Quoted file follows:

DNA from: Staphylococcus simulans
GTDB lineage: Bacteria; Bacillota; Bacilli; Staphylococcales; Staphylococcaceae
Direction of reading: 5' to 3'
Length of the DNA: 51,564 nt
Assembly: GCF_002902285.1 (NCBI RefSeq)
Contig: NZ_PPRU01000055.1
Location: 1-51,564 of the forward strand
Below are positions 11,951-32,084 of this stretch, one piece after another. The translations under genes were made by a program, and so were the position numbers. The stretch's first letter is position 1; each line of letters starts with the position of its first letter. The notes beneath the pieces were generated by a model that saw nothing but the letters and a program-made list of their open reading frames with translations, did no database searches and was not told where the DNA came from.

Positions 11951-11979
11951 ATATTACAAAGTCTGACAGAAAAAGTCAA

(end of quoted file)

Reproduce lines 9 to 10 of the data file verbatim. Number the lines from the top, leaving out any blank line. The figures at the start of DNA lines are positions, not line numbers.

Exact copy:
Positions 11951-11979
11951 ATATTACAAAGTCTGACAGAAAAAGTCAA